Tuesday, May 14, 2019

A Remarkable Sentence

In Jörg Colberg's latest in which he reviews a book that concerns me not in the slightest, he includes this startling sentence:

All of this prevents the viewer from ever getting to the “Oh, I get it” that’s marring so much archival work.

I do not know what to make of this sentence. Is there a typo somewhere I cannot mentally unwind? Does he mean that this applies only to picture books drawn specifically from archives? Is he referring only to a sudden sensation of "getting it?" Does he perhaps mean some sort of sense of "Oh, it's just that. That's stupid?" All these strike me as possible.

What is also possible is that this is a clue to a larger philosophy, namely that art should not be comprehensible. It suggests that if you arrive at a point of understanding, the work is marred.

This would certainly explain why Jörg seems to have a genuine fondness for books that appear to me to be incomprehensible trash. It would also explain his singular inability to articulate in any meaningful way why he likes one thing and dislikes another.

Regardless of what Jörg actually means here, this has caused me to put on my thinking cap. I have, for quite some time now, felt that the entire point of Art is that it is from time to time comprehensible. I judge everything from picture books to symphonies based on whether I can develop some kind of understanding, whether I "get it." When I don't, on good days, I am charitable and assume that perhaps it's just me, and on bad days I dismiss whatever it is as unmitigated trash.

It never occurred to me that there might be some other criteria upon which one might judge these things. I am by no means convinced that there is, it strikes me that absent meaning all that remains is the technical details, the formal details of the construction of the thing. I am certain Jörg does not mean this, here. Worrying about balance, or leading lines, is far too bougie for any proper academic, I suspect. It's certainly too bougie for me.

So.. what else might there be? If we postulate that when Jörg says something is good he does not mean that he gets it, or that it has elegant formal qualities, what on earth could be (or some notional other critic) mean?

Maybe there is something here. I don't have all the answers, that's for sure.


  1. First time I read the sentence I guess I put a mental comma after it" and it seemed to be saying the opposite of what you are reacting to, i.e., saying that there's this something that is preventing viewers from 'getting it' in most archival work these days (a bad thing). But then I went back and read it again, without the comma, and I see your point: it's a good thing that people don't 'get it.' I suppose in context I would have got that.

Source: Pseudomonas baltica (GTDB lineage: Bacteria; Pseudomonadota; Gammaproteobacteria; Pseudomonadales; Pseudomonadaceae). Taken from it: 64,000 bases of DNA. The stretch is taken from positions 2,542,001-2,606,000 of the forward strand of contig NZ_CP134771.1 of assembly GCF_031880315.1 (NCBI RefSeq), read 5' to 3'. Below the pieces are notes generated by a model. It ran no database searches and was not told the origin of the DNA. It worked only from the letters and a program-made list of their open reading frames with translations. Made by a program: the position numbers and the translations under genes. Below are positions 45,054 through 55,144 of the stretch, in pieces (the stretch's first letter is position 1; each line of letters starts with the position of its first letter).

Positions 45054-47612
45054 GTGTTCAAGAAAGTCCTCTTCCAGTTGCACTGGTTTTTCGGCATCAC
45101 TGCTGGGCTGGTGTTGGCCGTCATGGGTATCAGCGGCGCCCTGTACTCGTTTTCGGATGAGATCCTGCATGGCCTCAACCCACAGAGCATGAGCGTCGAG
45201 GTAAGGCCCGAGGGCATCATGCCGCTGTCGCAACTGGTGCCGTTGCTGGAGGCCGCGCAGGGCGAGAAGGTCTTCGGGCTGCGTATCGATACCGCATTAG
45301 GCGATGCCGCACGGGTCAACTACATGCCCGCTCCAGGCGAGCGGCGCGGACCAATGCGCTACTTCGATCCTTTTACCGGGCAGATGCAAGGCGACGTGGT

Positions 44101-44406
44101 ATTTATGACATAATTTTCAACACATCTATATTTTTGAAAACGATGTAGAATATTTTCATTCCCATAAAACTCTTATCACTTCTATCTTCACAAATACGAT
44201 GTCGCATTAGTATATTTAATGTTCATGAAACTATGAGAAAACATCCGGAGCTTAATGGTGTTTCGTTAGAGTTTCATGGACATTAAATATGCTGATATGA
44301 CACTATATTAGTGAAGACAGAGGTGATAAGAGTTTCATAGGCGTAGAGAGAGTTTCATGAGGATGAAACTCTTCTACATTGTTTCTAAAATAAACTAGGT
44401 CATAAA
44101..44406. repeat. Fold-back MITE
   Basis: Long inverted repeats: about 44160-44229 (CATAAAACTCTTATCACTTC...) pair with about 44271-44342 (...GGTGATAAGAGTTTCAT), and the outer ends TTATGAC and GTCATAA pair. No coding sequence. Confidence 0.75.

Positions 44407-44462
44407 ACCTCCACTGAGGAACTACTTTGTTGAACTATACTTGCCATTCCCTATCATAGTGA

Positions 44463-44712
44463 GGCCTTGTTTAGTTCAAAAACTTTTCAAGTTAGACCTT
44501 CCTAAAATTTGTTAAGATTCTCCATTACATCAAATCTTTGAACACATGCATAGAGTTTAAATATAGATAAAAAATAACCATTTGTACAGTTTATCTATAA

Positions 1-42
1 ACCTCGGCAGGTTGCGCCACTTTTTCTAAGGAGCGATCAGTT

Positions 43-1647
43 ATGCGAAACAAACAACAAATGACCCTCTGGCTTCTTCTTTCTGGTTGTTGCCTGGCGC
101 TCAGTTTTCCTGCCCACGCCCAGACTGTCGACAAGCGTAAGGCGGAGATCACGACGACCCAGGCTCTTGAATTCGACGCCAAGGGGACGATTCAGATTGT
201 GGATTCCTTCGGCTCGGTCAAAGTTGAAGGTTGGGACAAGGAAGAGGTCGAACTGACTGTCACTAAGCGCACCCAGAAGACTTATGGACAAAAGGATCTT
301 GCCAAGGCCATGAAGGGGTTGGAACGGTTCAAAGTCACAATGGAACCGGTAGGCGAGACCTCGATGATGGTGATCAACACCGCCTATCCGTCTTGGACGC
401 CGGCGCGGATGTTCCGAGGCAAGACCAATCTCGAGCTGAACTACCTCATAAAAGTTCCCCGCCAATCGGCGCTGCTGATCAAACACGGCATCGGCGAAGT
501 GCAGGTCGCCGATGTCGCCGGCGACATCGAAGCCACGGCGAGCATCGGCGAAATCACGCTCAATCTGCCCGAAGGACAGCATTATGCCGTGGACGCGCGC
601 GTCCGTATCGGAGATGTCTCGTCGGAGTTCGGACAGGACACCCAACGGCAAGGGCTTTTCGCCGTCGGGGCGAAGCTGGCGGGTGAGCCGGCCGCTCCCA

I used to read Jörg some years ago but haven't for some time. He reminded me of the Village Voice movie critic Andrew Sarris whom I read many decades ago in order to seem knowledgeable about The Cinema. I'd get the general points, but it was a hard slog.
    By the way, I am having a problem with your blog in that the technical fundamentals you're calling bougie are often the very qualities that move me. The political, pornographic, newsworthy, etc connotations are for me the phony, sentimental aspects.

    1. You are, of course, welcome to like whatever you like about photographs! That is OK!

      This blog is, however, about what *I* think is important about pictures.

      I agree that a heavy hand can come across mawkish and/or stupid. There is a middle path in which meaning is expressed, but with ambiguity and grace. The point is not to say THINK THIS, FOOL! not to say merely LOOK AT THE PRETTY PICTURE! but to provoke the viewer to think for themselves a bit.

    2. ..." to provoke the viewer to think for themselves a bit".... OMG, are you advocating _thinking_?

    3. I would not say that I am advocating it. But there are freaks and weirdos in the world who "think" and we should treat them kindly, to their faces.

  2. Replies
    1. I doubt it, although all things are possible. Jörg's usage is a little off occasionally, but he's perfectly fluent.

    2. I've encountered more than a few 'interesting' constructs sprinkled through his scrivenings.